In a lot of ways I'm totally down with just treating our game as an abstract parlor game, and doing whatever it takes to get to the fun. So I could see saying for instance "tonight we'll be doing this module, next weekend this other module." And yet that absolutely destroys one of the things I find fascinating about our game (and that we can do better than a computer game) the stringing together of choices and finding out what kind of story emerges from them. So far, I've chosen to cancel playing rather than just arbitrarily play a dungeon.

    And yet, cities are exponentially more complicated than a dungeon. It's harder for players to know if they are in danger, harder for them to know what choices they have. I'm trying to build my own tools to help me make city content easier, but it takes time.

    My current plan and ray of hope is the cult complex that has a location in the city but five more out in the countryside that they will have to find. http://recedingrules.blogspot.com/2013/07/secret-cult-temples.html

    I'm also thinking about having a strange cult (see my next post) and rumors of plague make the city feel less safe.

  6. I'm with 5 Stone Games, here. I don't know whether lack of funds would motivate me to go dungeon crawling when I'm enjoying city adventures. I'd say there need to be more in-game reasons. New rumors about the dungeon. Its riches. The growing shadow. Friends lost. Kidnappings and a trail of evidence pointing at the dungeon. In my own game I've noticed that my players stop dungeon crawling around level five. It's a lot like B/X. The game simply isn't about dungeon crawling but about forging alliances with humanoids, fighting a war, building a kingdom, spreading their religion, reviving a dead god. Therefore, with my particular table, what I do is I there are peanuts in dungeons. The party needs a sage that has disappeared in the Barrowmaze. Clearly the party with characters around level six to nine doesn't want to go there. I tell them: "How about you promise 3000gp as a reward for finding the dude and next time we'll play some 1st level characters trying to earn that reward?" Then we're back in "creepy, dangerous dungeons" and the in-game consistency is maintained.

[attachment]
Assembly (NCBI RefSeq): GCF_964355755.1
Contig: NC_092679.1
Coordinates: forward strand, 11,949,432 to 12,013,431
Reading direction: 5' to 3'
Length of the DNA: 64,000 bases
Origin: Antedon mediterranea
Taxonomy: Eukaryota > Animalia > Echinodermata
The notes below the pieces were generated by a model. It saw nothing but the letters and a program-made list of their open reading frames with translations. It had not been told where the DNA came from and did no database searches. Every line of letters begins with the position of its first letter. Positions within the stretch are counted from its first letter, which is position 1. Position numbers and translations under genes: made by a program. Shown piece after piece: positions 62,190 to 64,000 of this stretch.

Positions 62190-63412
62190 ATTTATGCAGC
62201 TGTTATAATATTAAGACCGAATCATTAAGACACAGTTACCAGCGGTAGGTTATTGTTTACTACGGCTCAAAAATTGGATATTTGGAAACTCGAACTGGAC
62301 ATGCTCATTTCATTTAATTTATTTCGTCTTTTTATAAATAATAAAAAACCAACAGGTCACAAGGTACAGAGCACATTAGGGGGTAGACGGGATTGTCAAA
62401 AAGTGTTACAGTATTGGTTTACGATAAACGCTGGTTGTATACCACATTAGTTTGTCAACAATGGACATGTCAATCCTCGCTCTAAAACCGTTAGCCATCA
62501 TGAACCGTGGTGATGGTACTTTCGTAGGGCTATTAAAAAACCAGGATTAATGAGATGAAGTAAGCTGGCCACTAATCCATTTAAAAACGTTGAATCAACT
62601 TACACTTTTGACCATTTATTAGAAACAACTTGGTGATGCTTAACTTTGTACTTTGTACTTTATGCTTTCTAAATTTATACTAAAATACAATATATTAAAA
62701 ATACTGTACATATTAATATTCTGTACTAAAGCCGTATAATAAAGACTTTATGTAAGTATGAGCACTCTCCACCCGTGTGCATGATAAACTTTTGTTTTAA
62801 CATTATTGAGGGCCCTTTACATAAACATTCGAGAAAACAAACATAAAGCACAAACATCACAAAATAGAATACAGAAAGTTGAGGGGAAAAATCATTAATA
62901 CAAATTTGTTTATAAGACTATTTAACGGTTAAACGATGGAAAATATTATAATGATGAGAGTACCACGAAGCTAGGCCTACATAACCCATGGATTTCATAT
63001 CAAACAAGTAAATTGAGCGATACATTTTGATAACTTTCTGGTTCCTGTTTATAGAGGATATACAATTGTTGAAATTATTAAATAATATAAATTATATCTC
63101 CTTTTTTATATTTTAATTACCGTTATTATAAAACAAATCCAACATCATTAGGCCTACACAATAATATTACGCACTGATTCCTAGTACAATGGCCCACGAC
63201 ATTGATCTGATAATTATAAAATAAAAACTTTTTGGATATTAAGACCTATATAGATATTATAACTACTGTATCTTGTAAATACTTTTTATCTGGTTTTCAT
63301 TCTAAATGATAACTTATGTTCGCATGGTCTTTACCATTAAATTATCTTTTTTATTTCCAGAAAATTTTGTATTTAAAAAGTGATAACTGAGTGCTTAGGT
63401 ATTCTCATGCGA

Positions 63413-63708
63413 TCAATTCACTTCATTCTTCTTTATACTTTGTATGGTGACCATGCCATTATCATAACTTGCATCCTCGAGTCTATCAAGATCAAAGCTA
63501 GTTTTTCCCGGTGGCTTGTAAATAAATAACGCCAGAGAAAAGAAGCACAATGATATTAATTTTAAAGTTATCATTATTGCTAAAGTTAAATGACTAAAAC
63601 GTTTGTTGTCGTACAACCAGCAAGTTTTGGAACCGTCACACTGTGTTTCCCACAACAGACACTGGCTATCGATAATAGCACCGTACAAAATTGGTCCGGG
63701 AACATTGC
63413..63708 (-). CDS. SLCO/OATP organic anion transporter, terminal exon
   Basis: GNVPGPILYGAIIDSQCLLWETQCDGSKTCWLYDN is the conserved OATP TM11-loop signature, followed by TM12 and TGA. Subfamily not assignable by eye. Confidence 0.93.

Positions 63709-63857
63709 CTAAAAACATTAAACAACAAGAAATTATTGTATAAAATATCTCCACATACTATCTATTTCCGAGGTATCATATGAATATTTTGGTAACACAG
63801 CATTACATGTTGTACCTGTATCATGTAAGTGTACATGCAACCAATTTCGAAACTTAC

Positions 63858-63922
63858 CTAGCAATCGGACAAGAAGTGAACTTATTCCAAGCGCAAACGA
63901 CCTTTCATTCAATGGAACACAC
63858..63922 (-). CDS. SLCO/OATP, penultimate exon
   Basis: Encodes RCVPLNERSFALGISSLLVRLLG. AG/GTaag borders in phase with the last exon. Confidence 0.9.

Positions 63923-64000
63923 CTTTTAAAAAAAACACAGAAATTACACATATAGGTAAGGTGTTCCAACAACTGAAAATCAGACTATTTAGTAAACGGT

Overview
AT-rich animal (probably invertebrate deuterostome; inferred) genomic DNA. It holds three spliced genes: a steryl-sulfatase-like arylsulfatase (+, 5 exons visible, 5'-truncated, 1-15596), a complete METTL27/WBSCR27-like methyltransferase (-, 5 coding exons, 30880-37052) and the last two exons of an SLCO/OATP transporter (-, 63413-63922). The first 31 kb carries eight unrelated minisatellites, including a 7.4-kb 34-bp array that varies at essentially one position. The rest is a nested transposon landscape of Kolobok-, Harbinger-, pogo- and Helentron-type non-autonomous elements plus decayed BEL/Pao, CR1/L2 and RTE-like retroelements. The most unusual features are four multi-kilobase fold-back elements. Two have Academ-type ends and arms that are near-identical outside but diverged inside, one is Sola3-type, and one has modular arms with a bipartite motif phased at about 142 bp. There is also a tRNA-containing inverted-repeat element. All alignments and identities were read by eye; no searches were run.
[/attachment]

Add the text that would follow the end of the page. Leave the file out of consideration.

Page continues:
7. Yes, cost is just one pressure, danger in the city is another pressure I haven't portrayed very well to them. I know I need hooks for them to want to go, but I think I'm struggling as a DM right now with how to make those hooks choices. If I say "your sister was kidnapped by X cult and is now in Z dungeon" I may as well have just said "tonight we are going to explore Z dungeon" because I'm twisting the player's arm.

    And yet, I made four pages of weird, interesting sites in my world and gave them a magical balloon that would make travel to any of them safer and my players . . . parked it in some bushes and went straight to the city.

    Again, these are not experienced players that are saying "the kind of play I like is, really, city adventures." They just headed for the city because it seemed like the natural thing to do. I'm thinking my original mistake was making any city even remotely close to the starting sandbox I had set up for them to explore.

    One solution I might to try next is cultic weirdness going on in the city and if that doesn't work straight up plague. Another idea I had is that to allow my player to earn tithes, he would be required to have an artifact of his god and then provide several rumors of where those might be found.

    But then you run into the problem of why would this whole group of people put themselves at risk for the benefit of only one of them. And maybe the hooks should all be things that affect the party as a whole. Gah, this DMing thing is hard once you get past about 3rd level.

  8. I like to offer up to seven plots. Not too many, but enough to make it an actual choice. Some will be aimed at player characters, others not so much. All my groups have eventually settled on a certain order of things. First they'll return that Freya statue for the cleric, then they'll go looking for the monk's master in the icy hills, then they'll go looking for that lake on the treasure map they found. And eventually a handful of plots will also fade from the list as I finally get it into my thick skull that this is not what they want to do.